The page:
The CCA model uses the provides-uses design pattern. Components provide functionalities through interfaces that they export; they use other components' functionalities via interfaces. These interfaces are called Ports; thus a component has ProvidesPorts and UsesPorts. Components are peers and are independent. They are created and exist inside a framework; this is where they register themselves, declare their UsesPorts and ProvidesPorts and connect with other components.
CCAFFEINE  is the CCA framework we employ for our research. CCAFFEINE is a low latency framework for scientific computations. Components can be written in most languages within the framework; we develop most of our components in C++. All CCAFFEINE components are derived from a data-less abstract class with one deferred method called setServices(Services *q). All components implement the setServices method which is invoked by the framework at component creation and is used by the components to register themselves and their UsesPorts and ProvidesPorts. Components also implement other data-less abstract classes, called Ports, to allow access to their standard functionalities. Every component is compiled into a shared object library that will be dynamically loaded at runtime.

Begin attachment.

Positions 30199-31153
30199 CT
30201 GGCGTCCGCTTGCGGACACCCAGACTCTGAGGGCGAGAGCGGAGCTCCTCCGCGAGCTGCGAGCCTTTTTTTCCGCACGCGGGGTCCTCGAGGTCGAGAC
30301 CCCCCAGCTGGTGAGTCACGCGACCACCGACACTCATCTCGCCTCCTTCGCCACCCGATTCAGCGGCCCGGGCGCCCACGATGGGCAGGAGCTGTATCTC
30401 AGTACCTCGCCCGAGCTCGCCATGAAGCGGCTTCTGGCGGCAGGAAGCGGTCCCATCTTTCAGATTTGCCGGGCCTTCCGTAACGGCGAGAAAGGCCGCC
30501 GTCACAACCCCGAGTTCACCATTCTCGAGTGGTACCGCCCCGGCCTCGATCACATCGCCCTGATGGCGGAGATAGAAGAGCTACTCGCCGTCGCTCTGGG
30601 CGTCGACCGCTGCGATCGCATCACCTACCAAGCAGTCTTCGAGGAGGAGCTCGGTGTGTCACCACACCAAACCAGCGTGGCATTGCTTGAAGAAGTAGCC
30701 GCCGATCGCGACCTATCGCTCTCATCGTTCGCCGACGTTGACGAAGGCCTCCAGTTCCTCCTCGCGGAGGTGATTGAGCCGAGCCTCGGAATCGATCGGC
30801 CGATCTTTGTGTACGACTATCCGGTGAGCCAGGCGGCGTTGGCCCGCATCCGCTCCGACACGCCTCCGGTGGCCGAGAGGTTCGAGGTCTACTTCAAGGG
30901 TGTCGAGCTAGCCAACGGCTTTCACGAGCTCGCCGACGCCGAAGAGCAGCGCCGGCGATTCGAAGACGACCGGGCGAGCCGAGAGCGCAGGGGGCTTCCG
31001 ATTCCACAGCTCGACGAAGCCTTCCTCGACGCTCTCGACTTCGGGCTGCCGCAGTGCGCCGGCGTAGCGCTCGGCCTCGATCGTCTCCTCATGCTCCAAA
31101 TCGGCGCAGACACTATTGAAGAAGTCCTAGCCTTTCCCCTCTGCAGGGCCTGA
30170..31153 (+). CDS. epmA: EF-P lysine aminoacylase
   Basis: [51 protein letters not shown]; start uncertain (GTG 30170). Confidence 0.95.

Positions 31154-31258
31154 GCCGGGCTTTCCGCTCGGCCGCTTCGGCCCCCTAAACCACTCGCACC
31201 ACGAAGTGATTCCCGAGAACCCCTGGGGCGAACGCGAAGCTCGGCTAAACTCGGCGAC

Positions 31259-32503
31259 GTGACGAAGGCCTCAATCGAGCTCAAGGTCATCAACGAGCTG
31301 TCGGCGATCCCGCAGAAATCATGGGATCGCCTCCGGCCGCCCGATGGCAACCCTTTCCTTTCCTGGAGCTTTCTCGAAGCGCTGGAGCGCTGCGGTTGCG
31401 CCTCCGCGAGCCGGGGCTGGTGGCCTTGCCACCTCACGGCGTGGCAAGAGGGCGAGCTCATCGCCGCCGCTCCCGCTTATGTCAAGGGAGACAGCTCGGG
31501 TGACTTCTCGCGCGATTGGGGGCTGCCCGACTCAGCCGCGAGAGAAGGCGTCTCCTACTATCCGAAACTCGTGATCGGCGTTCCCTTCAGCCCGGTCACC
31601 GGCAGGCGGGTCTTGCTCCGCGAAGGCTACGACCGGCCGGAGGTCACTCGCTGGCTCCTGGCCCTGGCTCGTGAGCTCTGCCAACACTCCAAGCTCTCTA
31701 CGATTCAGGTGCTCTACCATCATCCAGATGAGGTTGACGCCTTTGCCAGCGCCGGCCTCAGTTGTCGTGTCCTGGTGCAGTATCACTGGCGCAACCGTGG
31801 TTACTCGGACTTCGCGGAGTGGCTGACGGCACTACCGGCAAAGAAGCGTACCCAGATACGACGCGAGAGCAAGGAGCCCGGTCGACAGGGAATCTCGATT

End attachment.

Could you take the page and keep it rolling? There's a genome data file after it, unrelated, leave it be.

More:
A CCAFFEINE code can be assembled and run through a script or a Graphical User Interface (GUI). All components exist on the same processor and the same address space. Once components are instantiated and registered with the framework, the process of connecting ports is just the movement of (pointers to) interfaces from the providing to the using component. A method invocation on a UsesPort thus incurs a virtual function call overhead before the actual implemented method is used. CCAFFEINE uses the SCMD (Single Component Multiple Data)  model of parallel computation. Identical frameworks, containing the same components, are instantiated on all processors. Parallelism is implemented by running the same component on all processors and using MPI to communicate between them. instances of a given component form a cohort  within which all message passing is done. The framework adheres to the MPI-1 standard ; dynamic process creation/deletion and a dynamically sized parallel virtual machine are not supported. This minimalist nature renders CCAFFEINE light, simple, fast, and very unobtrusive to the components. Performance is left to the component developer who is in the best position to determine the optimal algorithms and implementations for the problem at hand.